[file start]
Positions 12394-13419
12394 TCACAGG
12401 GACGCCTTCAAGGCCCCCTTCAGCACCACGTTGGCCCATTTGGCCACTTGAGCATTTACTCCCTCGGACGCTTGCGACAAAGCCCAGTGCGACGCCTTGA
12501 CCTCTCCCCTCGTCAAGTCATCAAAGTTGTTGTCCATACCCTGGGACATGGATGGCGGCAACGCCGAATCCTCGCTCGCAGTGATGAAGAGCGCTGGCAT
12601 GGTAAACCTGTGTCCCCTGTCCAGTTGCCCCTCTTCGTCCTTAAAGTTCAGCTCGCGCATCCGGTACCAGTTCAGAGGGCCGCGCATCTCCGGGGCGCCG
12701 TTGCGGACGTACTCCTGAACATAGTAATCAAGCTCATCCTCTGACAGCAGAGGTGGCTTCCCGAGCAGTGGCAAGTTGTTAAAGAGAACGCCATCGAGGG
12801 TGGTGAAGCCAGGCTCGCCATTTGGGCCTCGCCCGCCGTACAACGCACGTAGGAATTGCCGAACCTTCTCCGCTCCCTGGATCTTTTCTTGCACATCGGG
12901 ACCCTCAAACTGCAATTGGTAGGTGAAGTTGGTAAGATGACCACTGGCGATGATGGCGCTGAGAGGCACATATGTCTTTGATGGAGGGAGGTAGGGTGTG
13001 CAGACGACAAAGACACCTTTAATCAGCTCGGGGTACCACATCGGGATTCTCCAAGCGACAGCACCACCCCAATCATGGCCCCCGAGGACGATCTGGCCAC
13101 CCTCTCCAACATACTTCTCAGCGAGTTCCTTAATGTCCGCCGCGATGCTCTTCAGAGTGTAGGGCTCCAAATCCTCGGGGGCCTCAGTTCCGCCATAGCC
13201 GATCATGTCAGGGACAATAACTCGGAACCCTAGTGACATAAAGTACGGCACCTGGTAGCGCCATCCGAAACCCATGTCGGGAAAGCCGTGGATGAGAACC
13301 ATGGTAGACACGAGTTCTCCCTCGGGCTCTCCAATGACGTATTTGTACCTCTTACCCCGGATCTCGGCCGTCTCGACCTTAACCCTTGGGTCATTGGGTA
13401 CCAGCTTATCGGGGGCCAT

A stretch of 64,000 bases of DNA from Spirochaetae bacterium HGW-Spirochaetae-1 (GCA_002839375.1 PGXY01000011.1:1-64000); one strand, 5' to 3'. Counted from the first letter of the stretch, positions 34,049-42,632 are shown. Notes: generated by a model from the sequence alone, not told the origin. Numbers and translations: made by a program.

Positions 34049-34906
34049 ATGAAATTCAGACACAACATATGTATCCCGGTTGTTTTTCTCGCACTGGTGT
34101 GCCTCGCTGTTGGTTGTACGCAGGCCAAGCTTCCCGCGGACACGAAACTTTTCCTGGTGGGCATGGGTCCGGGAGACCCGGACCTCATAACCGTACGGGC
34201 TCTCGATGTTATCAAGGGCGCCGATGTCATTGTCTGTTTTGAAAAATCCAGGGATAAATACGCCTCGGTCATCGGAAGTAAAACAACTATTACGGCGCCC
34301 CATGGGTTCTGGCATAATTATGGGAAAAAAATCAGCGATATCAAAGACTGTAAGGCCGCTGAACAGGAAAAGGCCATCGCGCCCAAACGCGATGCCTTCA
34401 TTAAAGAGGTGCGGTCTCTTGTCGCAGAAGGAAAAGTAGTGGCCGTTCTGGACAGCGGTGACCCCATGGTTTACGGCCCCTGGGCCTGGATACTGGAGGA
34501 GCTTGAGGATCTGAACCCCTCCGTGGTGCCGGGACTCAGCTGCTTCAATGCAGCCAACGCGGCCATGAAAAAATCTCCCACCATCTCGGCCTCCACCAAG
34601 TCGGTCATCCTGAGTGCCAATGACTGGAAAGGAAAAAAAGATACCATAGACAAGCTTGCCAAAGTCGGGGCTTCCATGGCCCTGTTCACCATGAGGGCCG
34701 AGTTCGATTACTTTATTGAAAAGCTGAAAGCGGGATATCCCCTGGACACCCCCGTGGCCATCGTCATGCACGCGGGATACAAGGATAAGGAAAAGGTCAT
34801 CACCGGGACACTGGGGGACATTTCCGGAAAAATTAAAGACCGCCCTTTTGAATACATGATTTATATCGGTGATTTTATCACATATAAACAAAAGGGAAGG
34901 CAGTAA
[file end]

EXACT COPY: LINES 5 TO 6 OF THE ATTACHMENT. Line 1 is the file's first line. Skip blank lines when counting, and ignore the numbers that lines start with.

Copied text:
12601 GGTAAACCTGTGTCCCCTGTCCAGTTGCCCCTCTTCGTCCTTAAAGTTCAGCTCGCGCATCCGGTACCAGTTCAGAGGGCCGCGCATCTCCGGGGCGCCG
12701 TTGCGGACGTACTCCTGAACATAGTAATCAAGCTCATCCTCTGACAGCAGAGGTGGCTTCCCGAGCAGTGGCAAGTTGTTAAAGAGAACGCCATCGAGGG